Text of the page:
Opened 8 years ago

Closed 8 years ago

Last modified 5 years ago

#9176 closed Uncategorized (wontfix)

NoReverseMatch for optional arguments

Reported by: to.roma.from.djbug@… Owned by: Malcolm Tredinnick
Component: Core (Other) Version: 1.0
Severity: Normal Keywords:
Cc: Triage Stage: Design decision needed
Has patch: no Needs documentation: no
Needs tests: no Patch needs improvement: no
Easy pickings: no UI/UX: no


A number of URLs of my site have the form /<object_name>/something. The objects can have several representations, one of which is canonical, so I have a decorator that redirects requests with non-canonical names. The decorator (simplified) looks like this:

def url_from_view(view, **kwargs):
    return django.core.urlresolvers.reverse(view, kwargs=kwargs)

def decorator(view):
    def wrapper(request, obj_name, **kwargs):
        obj = load_object(obj_name)
        if canonical_name(obj) != obj_name:
            return HttpResponseRedirect(url_from_view(wrapper, obj_name=canonical_name(obj), **kwargs)
        return view(request, obj, obj_name, **kwargs)
    return wrapper

Everything worked excellently, until I added something like this to my urlpatterns:

(r"^(?P<parent>[a-zA-Z0-9_-])/something(?:/(?P<child>\d+))?/*$", something),

For /parent_noncanonical/something/42 it calls something(parent="parent_noncanonical", child="42") which then reverses the URL and redirects correctly to /parent_canonical/something/42.
However, if the child part is omitted, because it’s optional in the regex, as in /parent_noncanonical/something, the view gets called as something(parent="parent_noncanonical", child=None) which then fails to reverse.

The problem is that the reverse operation turns out not to be defined for some of data that the regular expressions can produce: when I pass it the same view and the same data that have been chosen by the urlpatterns, it fails to produce a reverse match.

The reverse matching engine should handle None parameters by finding matches which do not contain the corresponding groups. For example, for r"(?P<first>[a-z])?(?P<second>[0-9])?(?P<third>[A-Z])?" and first="d", second=None, third="J" the correct reverse match is "dJ".

Here’s the relevant Django code (core/, 227–241):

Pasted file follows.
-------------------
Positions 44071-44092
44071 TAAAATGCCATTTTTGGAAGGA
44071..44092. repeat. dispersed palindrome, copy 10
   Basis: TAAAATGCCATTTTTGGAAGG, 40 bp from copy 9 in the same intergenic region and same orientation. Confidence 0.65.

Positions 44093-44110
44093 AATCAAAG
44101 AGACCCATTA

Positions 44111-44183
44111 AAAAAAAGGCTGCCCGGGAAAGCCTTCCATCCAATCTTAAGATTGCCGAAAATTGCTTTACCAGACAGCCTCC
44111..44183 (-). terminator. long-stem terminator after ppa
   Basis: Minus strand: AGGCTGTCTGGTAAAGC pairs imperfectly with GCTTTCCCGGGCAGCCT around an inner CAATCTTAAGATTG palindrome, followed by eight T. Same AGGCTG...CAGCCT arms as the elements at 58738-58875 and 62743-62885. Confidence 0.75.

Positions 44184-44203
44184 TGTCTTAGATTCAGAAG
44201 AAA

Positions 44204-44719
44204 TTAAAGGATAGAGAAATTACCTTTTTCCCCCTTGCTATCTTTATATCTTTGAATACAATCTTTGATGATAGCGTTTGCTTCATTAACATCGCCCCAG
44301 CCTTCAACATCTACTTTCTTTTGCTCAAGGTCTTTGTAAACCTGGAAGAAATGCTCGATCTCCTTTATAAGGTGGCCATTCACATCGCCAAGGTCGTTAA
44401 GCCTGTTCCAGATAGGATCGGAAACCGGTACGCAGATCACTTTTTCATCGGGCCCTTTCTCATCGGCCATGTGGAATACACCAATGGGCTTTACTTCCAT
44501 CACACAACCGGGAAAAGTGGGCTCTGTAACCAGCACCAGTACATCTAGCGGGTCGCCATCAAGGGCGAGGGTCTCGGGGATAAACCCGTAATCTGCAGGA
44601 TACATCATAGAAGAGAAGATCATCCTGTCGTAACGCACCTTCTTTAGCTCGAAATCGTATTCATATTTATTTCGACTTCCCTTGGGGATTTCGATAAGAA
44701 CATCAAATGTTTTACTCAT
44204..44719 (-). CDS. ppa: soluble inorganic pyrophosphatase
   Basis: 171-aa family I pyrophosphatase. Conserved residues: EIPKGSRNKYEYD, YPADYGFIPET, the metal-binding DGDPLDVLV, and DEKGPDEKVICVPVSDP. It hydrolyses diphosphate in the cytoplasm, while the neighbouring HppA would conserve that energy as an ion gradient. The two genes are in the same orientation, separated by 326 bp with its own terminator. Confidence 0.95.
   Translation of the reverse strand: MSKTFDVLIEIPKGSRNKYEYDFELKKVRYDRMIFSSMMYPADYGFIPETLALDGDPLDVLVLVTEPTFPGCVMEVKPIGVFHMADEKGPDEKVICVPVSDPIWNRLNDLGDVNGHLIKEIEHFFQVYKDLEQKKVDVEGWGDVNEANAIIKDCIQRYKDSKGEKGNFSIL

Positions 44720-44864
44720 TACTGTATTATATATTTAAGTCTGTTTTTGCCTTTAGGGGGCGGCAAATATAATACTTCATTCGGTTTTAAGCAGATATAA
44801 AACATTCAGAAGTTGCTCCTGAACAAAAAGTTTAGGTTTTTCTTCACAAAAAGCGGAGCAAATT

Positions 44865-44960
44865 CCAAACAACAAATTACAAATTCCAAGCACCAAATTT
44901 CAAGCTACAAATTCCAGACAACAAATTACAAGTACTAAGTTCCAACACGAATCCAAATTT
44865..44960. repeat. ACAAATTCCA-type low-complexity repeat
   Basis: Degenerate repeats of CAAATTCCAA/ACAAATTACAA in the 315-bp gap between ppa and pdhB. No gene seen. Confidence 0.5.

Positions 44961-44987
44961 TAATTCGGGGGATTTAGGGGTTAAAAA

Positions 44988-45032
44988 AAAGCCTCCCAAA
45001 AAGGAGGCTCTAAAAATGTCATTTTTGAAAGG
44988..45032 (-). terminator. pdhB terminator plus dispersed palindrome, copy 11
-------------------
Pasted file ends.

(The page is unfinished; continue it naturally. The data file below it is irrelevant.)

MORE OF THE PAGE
for result, params in possibilities:
            if args:
                # skipped
                if set(kwargs.keys()) != set(params):
                unicode_kwargs = dict([(k, force_unicode(v)) for (k, v) in kwargs.items()])
                candidate = result % unicode_kwargs
            if'^%s' % pattern, candidate, re.UNICODE):
                return candidate
        raise NoReverseMatch("Reverse for '%s' with arguments '%s' and keyword "
                "arguments '%s' not found." % (lookup_view, args, kwargs))

For the URL pattern above, the possibilities are correctly enumerated:
[(u'%(parent)s/something', parent?), (u'%(parent)s/something/%(child)s', ['parent', 'child'])]
But then it fails to take into account the fact child is None, and chooses the wrong possibility.

Perhaps simply eliminating None by changing set(kwargs.keys()) != set(params) to set([k for (k, v) in kwargs.items() if v]) != set(params) could do the job.

Change History (9)

comment:1 Changed 8 years ago by to.roma.from.djbug@…

Needs documentation: unset
Needs tests: unset
Patch needs improvement: unset

In fact, by modifying my url_from_view function this way:

def url_from_view(view, **kwargs):
    return reverse(view, kwargs=dict([(k, v) for (k, v) in kwargs.items() if v]))

I can solve the problem. Something like that should be added to Django.

comment:2 Changed 8 years ago by to.roma.from.djbug@…

Of course, that should be ‘...if v is not None]’. Otherwise, zeroes cause problems, into which I’ve just run ignorantly.

comment:3 Changed 8 years ago by Russell Keith-Magee

Resolution: duplicate
Status: newclosed

I'm pretty certain this is a dupe of #9038.

comment:4 Changed 8 years ago by Malcolm Tredinnick

Resolution: duplicate
Status: closedreopened
Triage Stage: UnreviewedAccepted

This isn't a dupe of #9038. It's asking that if you pass in extra arguments (in this case child=None), the reverse() call shouldn't error out by saying that you've passed in extra arguments. So it's a different situation.